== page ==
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Introducing Supervisely Synthetic Crack Segmentation Dataset

Max Eliseev

We present our synthetic dataset for road surface crack segmentation that was generated automatically, available for research purposes.

Introducing Supervisely Synthetic Crack Segmentation Dataset

This tutorial is for those who want to create their own synthetic training dataset. We also provide ready-to-use Supervisely Apps in Ecosystem that will perform many routine tasks for you.

This blog post is the Part 2 in the series of posts where we share results of our experiments on leveraging synthetic training data to get the accurate and robust semantic segmentation model on very challenging tasks - cracks segmentation:

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Before we started, you can check the dataset itself in πŸ₯· Dataset Ninja β€” a new dataset catalog focused on quality and convenient tools for data scientists. View images along with annotations, explore various statistics, download data in Supervisely format and much more!

Supervisely Synthetic Crack Segmentation Supervisely Synthetic Crack Segmentation
semantic segmentation Dataset

Supervisely Synthetic Crack Segmentation

Energy and utilities β€’ 1557 images β€’ 1 class

Supervisely Synthetic Crack Segmentation is a dataset for a semantic segmentation of cracks in industrial inspection. Obtaining real-world annotated data for crack segmentation can be challenging. The detailed, pixel-perfect nature of segmentation requires extensive labor and often expert knowledge, making the process time-consuming and costly. Synthetic data offers a promising solution to these challenges. It provides a controlled, cost-effective, and automated alternative to real-world data collection and manual annotation..

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Obtaining real-world annotated data for crack segmentation can be challenging. The detailed, pixel-perfect nature of segmentation requires extensive labor and often expert knowledge, making the process time-consuming and costly.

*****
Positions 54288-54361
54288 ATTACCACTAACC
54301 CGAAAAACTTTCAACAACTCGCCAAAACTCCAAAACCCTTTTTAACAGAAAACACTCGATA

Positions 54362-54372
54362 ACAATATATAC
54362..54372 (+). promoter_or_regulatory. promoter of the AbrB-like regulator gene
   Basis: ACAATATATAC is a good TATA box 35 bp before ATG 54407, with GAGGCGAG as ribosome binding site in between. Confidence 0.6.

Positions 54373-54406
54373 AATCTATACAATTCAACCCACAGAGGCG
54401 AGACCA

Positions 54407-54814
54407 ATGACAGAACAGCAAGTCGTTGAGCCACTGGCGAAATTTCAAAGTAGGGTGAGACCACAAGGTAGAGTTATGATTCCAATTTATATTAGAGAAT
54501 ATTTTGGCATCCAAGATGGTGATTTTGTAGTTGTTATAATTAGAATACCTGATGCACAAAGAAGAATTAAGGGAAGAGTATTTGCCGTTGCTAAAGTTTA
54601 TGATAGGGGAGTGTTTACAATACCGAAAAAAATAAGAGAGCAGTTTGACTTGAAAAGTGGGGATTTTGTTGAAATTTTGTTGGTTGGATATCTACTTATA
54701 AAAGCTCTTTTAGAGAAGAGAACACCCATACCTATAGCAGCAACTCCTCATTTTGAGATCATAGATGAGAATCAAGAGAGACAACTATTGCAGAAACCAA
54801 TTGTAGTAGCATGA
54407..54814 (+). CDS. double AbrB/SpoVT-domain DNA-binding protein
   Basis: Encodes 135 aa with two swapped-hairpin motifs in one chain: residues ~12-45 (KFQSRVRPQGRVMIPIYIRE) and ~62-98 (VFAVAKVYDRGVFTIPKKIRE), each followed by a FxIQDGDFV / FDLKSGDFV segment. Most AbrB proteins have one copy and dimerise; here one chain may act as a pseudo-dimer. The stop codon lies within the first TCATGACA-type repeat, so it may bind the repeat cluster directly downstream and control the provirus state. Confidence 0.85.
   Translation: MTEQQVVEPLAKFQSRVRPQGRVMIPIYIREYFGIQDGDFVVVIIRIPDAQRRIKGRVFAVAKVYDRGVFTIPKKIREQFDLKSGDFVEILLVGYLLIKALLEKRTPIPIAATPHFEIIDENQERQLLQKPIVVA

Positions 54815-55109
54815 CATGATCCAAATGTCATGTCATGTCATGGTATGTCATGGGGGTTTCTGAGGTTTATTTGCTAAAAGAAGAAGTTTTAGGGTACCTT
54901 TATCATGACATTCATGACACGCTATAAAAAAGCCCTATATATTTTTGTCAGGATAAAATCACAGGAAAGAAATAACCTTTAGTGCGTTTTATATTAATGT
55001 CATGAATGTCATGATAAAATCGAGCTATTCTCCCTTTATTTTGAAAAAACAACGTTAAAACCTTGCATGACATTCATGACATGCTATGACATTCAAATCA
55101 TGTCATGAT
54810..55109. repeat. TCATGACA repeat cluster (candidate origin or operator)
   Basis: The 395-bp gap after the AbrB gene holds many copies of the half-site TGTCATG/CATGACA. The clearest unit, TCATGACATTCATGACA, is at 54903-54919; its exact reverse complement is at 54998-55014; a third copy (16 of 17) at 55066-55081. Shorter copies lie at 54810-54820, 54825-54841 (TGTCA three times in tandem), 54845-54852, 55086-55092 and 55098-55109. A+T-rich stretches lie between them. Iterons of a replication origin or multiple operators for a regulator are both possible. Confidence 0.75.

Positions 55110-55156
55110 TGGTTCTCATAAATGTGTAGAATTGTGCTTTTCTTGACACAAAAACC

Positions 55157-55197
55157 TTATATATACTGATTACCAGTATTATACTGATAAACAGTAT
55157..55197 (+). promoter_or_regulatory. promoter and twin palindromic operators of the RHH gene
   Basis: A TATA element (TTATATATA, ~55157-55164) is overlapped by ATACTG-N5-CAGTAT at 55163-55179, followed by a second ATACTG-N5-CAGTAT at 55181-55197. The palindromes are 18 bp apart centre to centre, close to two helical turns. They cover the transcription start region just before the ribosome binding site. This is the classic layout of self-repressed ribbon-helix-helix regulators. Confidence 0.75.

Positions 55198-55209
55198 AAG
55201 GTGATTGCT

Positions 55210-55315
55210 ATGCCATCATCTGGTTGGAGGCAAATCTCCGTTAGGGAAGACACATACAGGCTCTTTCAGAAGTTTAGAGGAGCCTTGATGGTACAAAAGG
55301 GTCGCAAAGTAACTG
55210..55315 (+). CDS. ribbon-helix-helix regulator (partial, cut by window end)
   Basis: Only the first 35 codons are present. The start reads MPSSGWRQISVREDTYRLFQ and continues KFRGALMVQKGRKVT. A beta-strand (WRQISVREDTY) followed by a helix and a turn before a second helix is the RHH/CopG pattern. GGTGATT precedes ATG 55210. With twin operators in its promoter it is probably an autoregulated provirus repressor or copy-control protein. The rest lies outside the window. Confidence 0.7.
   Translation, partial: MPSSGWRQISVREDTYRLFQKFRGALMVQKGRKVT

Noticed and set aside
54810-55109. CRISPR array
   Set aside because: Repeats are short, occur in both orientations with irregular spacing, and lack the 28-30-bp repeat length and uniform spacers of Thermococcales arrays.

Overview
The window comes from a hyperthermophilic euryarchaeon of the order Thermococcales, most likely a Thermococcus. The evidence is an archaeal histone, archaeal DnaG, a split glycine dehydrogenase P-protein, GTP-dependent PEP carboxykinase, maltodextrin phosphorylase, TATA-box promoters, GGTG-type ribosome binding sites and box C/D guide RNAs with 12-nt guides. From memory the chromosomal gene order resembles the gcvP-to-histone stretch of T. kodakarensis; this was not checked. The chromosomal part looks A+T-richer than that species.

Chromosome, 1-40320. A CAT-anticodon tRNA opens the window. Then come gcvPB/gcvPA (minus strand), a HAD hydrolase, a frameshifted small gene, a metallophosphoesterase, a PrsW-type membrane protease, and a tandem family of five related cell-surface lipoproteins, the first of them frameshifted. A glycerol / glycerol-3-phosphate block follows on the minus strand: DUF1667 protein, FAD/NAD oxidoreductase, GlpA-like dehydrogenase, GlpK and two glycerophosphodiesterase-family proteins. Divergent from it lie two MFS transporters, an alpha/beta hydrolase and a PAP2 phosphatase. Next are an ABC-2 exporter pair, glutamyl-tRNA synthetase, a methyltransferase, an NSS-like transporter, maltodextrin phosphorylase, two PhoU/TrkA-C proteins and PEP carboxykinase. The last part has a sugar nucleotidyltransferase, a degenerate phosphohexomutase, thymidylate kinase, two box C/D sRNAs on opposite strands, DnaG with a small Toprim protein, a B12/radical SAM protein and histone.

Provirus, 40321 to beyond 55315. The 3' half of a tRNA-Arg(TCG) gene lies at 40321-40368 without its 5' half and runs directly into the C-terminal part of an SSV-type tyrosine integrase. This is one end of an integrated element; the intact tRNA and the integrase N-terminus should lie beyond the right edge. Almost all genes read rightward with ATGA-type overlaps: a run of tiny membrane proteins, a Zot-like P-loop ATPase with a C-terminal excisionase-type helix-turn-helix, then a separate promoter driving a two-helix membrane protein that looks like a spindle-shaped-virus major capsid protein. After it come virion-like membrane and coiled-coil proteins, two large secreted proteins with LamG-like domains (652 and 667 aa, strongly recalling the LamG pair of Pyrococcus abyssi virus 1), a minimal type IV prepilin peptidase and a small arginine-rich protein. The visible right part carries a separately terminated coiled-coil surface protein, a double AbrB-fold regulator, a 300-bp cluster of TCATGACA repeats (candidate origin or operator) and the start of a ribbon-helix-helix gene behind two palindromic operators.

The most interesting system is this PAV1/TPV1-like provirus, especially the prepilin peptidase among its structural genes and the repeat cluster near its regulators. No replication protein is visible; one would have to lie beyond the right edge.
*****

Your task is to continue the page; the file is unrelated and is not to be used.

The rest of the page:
Synthetic data offers a promising solution to these challenges. It provides a controlled, cost-effective, and automated alternative to real-world data collection and manual annotation.

Benefits of using synthetic data

Using synthetic data offers several benefits:

  1. Cost-Effective: Eliminates the extensive costs associated with real-world data collection and annotation.

  2. Controlled Environments: Provides the flexibility to create specific scenarios, control external factors, and adjust variables, ensuring a diverse and comprehensive dataset.

  3. Scalability: Allows for the rapid generation of large datasets, aiding in training more robust models.

  4. Consistency & Quality: Ensures consistent annotations and can generate high-quality data without the noise or variations commonly found in real-world datasets.

  5. Privacy & Security: Bypasses potential privacy concerns or security issues associated with real-world data, as synthetic data doesn't contain sensitive or personal information.

Dataset Creation Process

The overall idea of creating this dataset is simple: we will collect textures of real materials, such as asphalt, wall, concrete, etc, and then draw cracks on them. Of course, naively drawing generated lines of cracks to a texture will look unrealistic, so we also need to work on composition & post-processing.

The main concept of generating imagesThe main concept of generating images

Thus, the entire creation process can be divided into three stages:

  1. Collect textures of real materials

  2. Implement procedural crack generation

  3. Composition & Post-processing

After these steps, we can just run the generation script and create as much data as we need. Let's take a detailed look at each stage!

Step 1. Collect textures of real materials

Prompt-based Image Filtering with CLIP
Supervisely App

Prompt-based Image Filtering with CLIP

Filter and rank images by text prompts with CLIP models

For data collection, we provide an automated pipeline for obtaining images from publicly available sources using Supervisely Apps like Flickr and Pexels. Smart data querying and filtering can be done with CLIP.

1.1. Automated image collection

Our initial data collection strategy was automated web scraping from Flickr and Pexels. We targeted approximately 2 000 raw textures with keyword searches such as "asphalt", "asphalt texture", "wall texture", "concrete texture", "stone texture", and similar terms.

However, it's noteworthy that automated processes can often fetch a mix of relevant and non-relevant images. In our case, a significant portion of these images didn't align with our requirements:

Relevant and non-relevant examplesRelevant and non-relevant examples

1.2. Filtering non-relevant images with CLIP

To refine our dataset, we used OpenAI's CLIP model, known for its effectiveness in determining the relevance of an image relative to a given text. After CLIP processing, our pool of images was reduced from 2000 to about 350.

While the CLIP proved to be a great method for removing obviously unrelated images, some ambiguous images still required manual viewing. Learn more about how to use CLIP model in this blog post: How to run OpenAI CLIP with UI for Image Retrieval and Filtering.

1.3. Manual review

Our team manually filtered out the remaining unrelated images and ended up with 226 clear textures :

Examples of collected textures for synthetic datasetExamples of collected textures for synthetic dataset

Step 2. Implement procedural crack generation